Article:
Python-RSA 4.5 & 4.6 released!
The final release of
Python-RSA v4.6 can be obtained from
Package Index, or just installed with
pip install --upgrade rsa. Running that upgrade command on Python 2.7 will
automatically give you version 4.5, the last version to support Python 2.
This release contains improvements by Alexey Sveshnikov, Jon Dufresne , Andrey Semakin, Christian Heimes, Adelapie, and myself of course:
- Added support for Python 3.8.
- Dropped support for Python 2 and 3.4.
- Added type annotations to the source code. This will make Python-RSA easier to use in your IDE, and allows better type checking.
- Added static type checking via MyPy.
- Fix #129 Installing from source gives UnicodeDecodeError.
- Added support for SHA3 hashing: SHA3-256, SHA3-384, SHA3-512. This is only supported by Python 3.6+.
- Choose blinding factor relatively prime to N. Thanks Christian Heimes for pointing this out.
- Reject cyphertexts (when decrypting) and signatures (when verifying) that have been modified by prepending zero bytes. This resolves CVE-2020-13757. Thanks Adelapie for pointing this out.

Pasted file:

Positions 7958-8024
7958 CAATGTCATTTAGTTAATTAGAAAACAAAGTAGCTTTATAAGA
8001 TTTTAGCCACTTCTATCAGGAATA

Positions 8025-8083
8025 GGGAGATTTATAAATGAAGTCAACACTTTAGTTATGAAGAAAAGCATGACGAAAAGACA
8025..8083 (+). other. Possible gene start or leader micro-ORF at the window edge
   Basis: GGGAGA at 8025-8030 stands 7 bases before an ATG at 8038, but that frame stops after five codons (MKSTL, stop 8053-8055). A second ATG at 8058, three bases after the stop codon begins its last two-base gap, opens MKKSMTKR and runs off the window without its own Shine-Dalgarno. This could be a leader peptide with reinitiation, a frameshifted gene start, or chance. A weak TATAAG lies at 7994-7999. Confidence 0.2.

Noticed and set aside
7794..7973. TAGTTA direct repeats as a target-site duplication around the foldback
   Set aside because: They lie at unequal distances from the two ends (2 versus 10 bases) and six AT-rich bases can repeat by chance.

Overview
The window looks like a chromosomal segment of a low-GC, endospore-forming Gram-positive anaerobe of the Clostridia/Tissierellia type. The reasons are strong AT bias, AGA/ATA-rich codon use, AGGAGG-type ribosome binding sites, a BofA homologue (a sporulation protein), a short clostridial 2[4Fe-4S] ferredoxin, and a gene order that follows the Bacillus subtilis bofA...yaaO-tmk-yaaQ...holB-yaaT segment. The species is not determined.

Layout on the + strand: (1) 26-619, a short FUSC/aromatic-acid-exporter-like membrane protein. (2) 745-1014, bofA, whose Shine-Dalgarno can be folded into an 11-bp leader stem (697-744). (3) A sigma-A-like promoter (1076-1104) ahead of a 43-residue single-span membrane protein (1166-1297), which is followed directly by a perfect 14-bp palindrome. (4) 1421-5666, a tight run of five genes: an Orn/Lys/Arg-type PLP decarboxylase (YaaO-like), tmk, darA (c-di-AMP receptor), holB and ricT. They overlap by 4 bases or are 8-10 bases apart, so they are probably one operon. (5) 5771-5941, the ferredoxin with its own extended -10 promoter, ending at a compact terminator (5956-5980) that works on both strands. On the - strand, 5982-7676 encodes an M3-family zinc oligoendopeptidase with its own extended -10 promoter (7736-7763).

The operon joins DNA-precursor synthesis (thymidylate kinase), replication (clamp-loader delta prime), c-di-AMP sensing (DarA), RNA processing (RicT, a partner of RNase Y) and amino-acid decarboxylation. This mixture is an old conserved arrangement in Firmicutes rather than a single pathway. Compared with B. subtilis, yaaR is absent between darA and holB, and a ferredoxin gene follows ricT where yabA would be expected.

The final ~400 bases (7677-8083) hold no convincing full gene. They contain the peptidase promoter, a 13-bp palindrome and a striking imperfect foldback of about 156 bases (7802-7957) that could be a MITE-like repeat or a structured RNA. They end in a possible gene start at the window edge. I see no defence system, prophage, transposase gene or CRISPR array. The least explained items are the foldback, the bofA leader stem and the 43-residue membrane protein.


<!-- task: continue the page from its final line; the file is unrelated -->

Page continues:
More information on the Python-RSA page.
What about versions 4.1 - 4.4?
Ok, so here is the whole story about where versions 4.1 - 4.4 disappeared to.
After sitting on some smaller improvements for a while, in fairly rapid succession I received two reports about security issues. The first one was regarding the chosen blinding factor. The second one was more serious; serious enough to warrant a CVE: CVE-2020-13757.
Fortunately both issues were relatively easy to fix, so I rapidly released version 4.1. This was the first release to be built with Poetry and with SHA3 support. As it turned out, packages made with Poetry cannot be installed in a no-binaries environment, and the same goes for the SHA3 support library needed on Python 3.5. So, out came Python-RSA version 4.2 to resolve those issues.
Version 4.1 was also the first to discontinue support for Python 2.7. This
version of Python has been marked end-of-life since the beginning of this year.
That deprecation didn’t go too smoothly, though; apparently the
missed a bit of metadata that declares that the package requires Python 3.5+, so
installations that were still using Python 2.7 were happily installing the new
Python-RSA version, and failing badly.
To help the Python 2.7 users, I took Python-RSA 4.0 (the last one to support
2.7), cherry-picked the two security issues, and released it as Python-RSA
version 4.3. After that I took version 4.2 and released that as version
4.4, this time with the right
python_requires = ">=3.5" in place to make
sure Python 2.7 won’t try to use it.
I tried to do it all too quickly, so I accidentally released version 4.4 without
python_requires stanza. So, still Python 2.7 installations tried to
upgrade and got broken, which is why I re-released version 4.3 as version
4.5 and re-released version 4.4 as version 4.6.
There you go. Now you know.